author: | ishank-arora |

score: | 9 / 10 |

## What is the core idea?

With large-scale data comes the problem of having only a few classes account for most of the data, while most other classes being under-represented.

Therefore, it is critical to address the problem of tailed data distribution.

In this paper, the authors design a re-weighting scheme that uses the effective number of samples for each class to re-balance the loss.

The key idea is to associate each sample with a small neighboring region instead of a single point.

## How is it realized (technically)?

The effective number of samples is defined simply as:

\[E_n = \frac{(1-\beta^n)}{(1-\beta)}\]where \(n\) is the number of samples and \(\beta \in [0,1)]\) is a hyperparameter.

Consider the data sampling process as a simplified version of random covering

- Given a class, letâ€™s call the set of all possibe data in the feature space of this class as \(\mathbf{S}\).
- We assume the volume of \(\mathbf{S}\) is \(N\) and \(N \ge 1\).
- Randomly sampling from \(\mathbf{S}\) as a way to sample data and considering it as a random covering problem implies that the when more data is sampled, the coverage of \(\mathbf{S}\) is better.
- The expected total volume of sampled data increases as the number of data increases, and is bounded by \(N\).
- Calculating expected total volume is a difficult problem
- The authors simplfied the problem such that partial covering is not considered
- Hence, newly sampled data can only interact with the previously sampeld data by either being inside the set of previously sampled data (with probability \(p\)) or not. See figure 2
- With \(\beta = \frac{N-1}{N}\), the formula \(E_n\) holds through proof by induction.

The idea of the authors is to capture the diminishing marginal benfits by using more data points of a class.

- Highly likely, due to intrinsic similarities, that in real-world data, a newly added sample is a near-duplicate of existing samples.

CNNs are trained with heavy data augmentations (random cropping, re-scaling, horizontal flipping)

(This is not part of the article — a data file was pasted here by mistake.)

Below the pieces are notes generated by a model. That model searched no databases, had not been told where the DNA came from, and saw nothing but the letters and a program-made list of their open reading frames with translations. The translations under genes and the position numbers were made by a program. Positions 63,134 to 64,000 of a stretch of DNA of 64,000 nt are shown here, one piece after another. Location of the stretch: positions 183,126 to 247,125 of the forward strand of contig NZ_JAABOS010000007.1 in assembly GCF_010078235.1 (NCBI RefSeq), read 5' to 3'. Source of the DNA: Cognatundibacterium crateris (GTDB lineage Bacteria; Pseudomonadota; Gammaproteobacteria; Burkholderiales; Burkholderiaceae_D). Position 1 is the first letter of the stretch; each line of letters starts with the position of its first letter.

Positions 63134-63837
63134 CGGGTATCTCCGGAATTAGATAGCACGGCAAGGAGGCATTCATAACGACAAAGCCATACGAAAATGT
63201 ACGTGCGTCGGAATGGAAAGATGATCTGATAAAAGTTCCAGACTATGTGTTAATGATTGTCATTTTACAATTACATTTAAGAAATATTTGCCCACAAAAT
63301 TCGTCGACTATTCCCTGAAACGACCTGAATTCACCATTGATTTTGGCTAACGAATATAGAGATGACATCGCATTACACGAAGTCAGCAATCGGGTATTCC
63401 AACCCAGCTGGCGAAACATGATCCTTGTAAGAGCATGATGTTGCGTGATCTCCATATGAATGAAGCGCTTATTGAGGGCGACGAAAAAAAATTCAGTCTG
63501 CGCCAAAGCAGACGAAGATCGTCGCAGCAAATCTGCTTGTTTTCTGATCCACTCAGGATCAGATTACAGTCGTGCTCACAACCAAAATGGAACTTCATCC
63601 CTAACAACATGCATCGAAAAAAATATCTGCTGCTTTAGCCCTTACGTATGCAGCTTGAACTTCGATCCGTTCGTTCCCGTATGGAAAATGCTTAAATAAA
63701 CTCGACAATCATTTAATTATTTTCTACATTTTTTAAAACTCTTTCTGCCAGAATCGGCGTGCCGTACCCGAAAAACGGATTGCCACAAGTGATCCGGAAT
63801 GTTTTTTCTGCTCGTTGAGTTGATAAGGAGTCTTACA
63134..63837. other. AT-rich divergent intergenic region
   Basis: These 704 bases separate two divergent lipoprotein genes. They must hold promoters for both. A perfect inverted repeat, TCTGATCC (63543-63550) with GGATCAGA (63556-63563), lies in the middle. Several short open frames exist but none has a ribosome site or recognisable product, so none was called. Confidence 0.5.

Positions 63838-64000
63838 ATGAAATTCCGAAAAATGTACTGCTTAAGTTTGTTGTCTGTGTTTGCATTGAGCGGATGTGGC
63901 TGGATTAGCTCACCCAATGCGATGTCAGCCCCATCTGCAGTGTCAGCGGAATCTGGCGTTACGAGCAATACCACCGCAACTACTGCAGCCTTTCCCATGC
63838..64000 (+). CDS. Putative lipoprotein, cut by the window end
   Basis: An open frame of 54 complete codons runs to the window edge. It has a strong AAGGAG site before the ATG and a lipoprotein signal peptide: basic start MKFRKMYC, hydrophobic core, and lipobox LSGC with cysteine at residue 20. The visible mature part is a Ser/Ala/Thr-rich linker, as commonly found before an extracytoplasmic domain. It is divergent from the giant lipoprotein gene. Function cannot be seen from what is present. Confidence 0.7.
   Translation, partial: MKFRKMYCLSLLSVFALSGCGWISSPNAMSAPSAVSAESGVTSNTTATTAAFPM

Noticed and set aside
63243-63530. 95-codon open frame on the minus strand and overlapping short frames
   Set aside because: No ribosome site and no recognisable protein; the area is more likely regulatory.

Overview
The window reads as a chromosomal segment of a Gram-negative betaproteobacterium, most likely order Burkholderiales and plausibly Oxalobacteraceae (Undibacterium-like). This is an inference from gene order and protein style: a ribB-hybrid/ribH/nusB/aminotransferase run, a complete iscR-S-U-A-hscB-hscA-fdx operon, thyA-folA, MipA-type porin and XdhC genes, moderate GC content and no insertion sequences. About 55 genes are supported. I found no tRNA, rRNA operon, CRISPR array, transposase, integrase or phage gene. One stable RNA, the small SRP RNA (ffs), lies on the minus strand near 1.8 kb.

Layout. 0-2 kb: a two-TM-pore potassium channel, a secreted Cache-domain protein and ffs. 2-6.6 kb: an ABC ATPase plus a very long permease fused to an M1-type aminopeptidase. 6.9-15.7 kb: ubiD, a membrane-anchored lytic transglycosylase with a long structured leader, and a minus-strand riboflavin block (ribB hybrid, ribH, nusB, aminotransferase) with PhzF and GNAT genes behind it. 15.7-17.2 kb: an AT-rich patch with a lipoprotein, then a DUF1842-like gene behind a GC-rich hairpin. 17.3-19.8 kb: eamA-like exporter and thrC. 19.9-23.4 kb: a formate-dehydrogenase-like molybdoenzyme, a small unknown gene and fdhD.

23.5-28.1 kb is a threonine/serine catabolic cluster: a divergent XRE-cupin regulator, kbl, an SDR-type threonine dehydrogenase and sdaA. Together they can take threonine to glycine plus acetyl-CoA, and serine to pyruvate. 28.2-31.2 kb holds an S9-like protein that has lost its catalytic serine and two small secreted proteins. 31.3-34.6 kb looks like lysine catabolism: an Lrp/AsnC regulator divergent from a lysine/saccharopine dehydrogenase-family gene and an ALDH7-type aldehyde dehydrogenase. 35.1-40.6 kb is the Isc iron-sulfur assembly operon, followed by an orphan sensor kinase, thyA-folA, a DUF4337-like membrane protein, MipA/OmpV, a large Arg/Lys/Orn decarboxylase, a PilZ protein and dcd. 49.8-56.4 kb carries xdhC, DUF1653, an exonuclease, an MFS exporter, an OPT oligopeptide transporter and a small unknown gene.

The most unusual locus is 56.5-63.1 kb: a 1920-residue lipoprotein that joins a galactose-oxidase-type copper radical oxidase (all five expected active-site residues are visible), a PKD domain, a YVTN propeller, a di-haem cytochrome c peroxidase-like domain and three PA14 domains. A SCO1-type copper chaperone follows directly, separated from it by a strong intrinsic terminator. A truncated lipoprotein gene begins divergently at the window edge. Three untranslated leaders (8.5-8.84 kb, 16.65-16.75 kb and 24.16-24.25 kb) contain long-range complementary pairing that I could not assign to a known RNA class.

- Small neighboring region of a sample able to caputre all near-duplicates that can be obtained by data augmentation.
- Hence, a large \(N\) means the effective number of samples for a class is the same as the number of samples \(n\), so no data overlap
- On the other hand, a small \(N\), \(N=1\) means that there exists a single prototype that can represent all data in a class via data augmentation.

### Class-Balanced Loss

Addresses the problem of training imbalanced data by introducing a weighting factor inversely proportional to \(E_n\).

The following loss functions are described in the paper.

- Class-Balanced Softmax Cross-Entropy Loss
- Class-Balanced Sigmoid Cross-Entropy Loss
- Class-Balanced Focal Loss
- Focal Loss adds a modulating factor to the sigmoid CE loss
- This allows the model to focus on difficult samples, instead of well-classified samples

- Introducing a class-balanced version of Focal Loss will therefore be interesting to compare as both losses are trying to solve the problem introduced by class imbalance in the data.

- Focal Loss adds a modulating factor to the sigmoid CE loss

## How well does the paper perform?

- Notice how the class-balanced losses, even when compared to normal Focal Loss, is the most optimal

## TL;DR

- Accounting for class imbalance in the training data by using class-balanced loss functions gives the best loss values
- Using the effiective number of samples \(E_n\) for some class, softmax cross entropy, sigmoid cross entropy, and focal loss can be applied in a class-balanced fashion.
- The effective number of samples is defined as \(E_n = \frac{(1-\beta^n)}{(1-\beta)}\)